The scene shifts to London where the headquarters of the Special Operations Executive (SOE) is located. This special agency, headed by Director Gregory Winslow, is charged with supporting French partisans and creating chaos in the hope of dismantling Nazi plans by spreading misinformation.  The agency, while hoping that sabotage and subversion will win the day, is itself is in a state of chaos, but Eleanor Trigg, a Polish national who also happens to be Jewish, has an idea: the program needs to train a special team of women to help accomplish its ends. She lobbies the director until she is promised an opportunity to move from being a secretary to running the program she has invented: recruiting and training the women and putting a detailed plan into action.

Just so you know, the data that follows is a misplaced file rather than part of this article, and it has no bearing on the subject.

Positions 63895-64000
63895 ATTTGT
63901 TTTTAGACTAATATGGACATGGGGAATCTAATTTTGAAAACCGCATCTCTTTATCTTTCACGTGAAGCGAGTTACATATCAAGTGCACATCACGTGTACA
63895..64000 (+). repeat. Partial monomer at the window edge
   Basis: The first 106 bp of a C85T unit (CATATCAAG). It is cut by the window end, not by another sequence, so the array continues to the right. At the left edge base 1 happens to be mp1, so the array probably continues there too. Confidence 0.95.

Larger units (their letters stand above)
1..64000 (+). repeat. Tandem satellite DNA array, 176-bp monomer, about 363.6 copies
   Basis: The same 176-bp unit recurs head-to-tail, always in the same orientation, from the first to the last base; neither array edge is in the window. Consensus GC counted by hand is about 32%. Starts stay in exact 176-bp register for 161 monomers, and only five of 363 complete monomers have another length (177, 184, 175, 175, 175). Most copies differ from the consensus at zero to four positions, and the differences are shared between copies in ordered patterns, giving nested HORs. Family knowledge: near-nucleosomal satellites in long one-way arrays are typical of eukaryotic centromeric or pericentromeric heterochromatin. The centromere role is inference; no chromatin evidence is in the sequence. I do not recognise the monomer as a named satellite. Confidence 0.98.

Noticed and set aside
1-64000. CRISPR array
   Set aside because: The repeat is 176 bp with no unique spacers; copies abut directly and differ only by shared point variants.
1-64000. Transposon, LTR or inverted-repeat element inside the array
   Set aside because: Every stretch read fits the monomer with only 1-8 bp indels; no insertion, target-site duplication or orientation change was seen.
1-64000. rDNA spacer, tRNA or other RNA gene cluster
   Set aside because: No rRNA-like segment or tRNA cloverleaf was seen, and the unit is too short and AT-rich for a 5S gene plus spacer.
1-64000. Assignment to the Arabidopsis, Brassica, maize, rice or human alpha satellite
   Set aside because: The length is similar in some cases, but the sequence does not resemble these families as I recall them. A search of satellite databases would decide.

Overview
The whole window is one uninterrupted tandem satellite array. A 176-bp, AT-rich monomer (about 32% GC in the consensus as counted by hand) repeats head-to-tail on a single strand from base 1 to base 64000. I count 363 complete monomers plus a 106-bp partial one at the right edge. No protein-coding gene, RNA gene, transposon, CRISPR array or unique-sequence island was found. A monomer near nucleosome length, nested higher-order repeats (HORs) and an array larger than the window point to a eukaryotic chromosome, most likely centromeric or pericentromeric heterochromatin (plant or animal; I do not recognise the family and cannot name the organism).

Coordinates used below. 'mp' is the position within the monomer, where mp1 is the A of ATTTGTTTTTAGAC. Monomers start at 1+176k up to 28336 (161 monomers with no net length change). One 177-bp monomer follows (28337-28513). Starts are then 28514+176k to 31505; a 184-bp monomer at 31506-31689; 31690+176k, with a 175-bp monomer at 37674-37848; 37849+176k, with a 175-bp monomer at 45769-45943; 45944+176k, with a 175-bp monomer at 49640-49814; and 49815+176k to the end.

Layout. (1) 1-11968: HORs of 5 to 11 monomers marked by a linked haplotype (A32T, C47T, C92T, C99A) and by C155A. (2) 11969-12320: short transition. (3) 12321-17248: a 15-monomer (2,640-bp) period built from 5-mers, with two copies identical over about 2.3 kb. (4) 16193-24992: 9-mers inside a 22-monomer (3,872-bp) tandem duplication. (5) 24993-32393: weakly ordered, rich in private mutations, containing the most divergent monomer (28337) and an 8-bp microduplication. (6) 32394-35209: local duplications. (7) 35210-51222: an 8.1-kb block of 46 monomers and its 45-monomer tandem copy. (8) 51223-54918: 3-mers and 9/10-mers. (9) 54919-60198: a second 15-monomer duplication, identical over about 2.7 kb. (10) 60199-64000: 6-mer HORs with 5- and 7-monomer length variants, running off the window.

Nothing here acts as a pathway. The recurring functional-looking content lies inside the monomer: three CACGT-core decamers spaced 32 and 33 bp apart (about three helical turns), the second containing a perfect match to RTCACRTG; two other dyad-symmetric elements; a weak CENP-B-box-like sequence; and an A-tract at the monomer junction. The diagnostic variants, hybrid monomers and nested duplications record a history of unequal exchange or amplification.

The photos that Grace had found happen to be photos of the twelve women Eleanor had trained, now considered dead.

One of these women is Marie, mother of a five-year-old daughter, who is highly motivated to become a secret agent, worrying only about the necessary separation from her child, Tess. Marie’s language skills make her an attractive recruit. Through Marie’s perspective, Jenoff presents the severity of the training program and the relationships among the chosen dozen. Of course, Eleanor’s perspectives on the young women’s progress overlaps with Marie’s observations. The spy ring women work primarily as couriers and radio operators.

Pam Jenoff / photo by Mindy Schwartz Sorasky

In the final stages of the war, they seem to vanish simultaneously. What happened to them is one of the mysteries that gradually unfolds, in part through Grace’s determination to keep searching for missing details about the photos in the suitcase. She wished to bring what she finds to light in order to honor these women.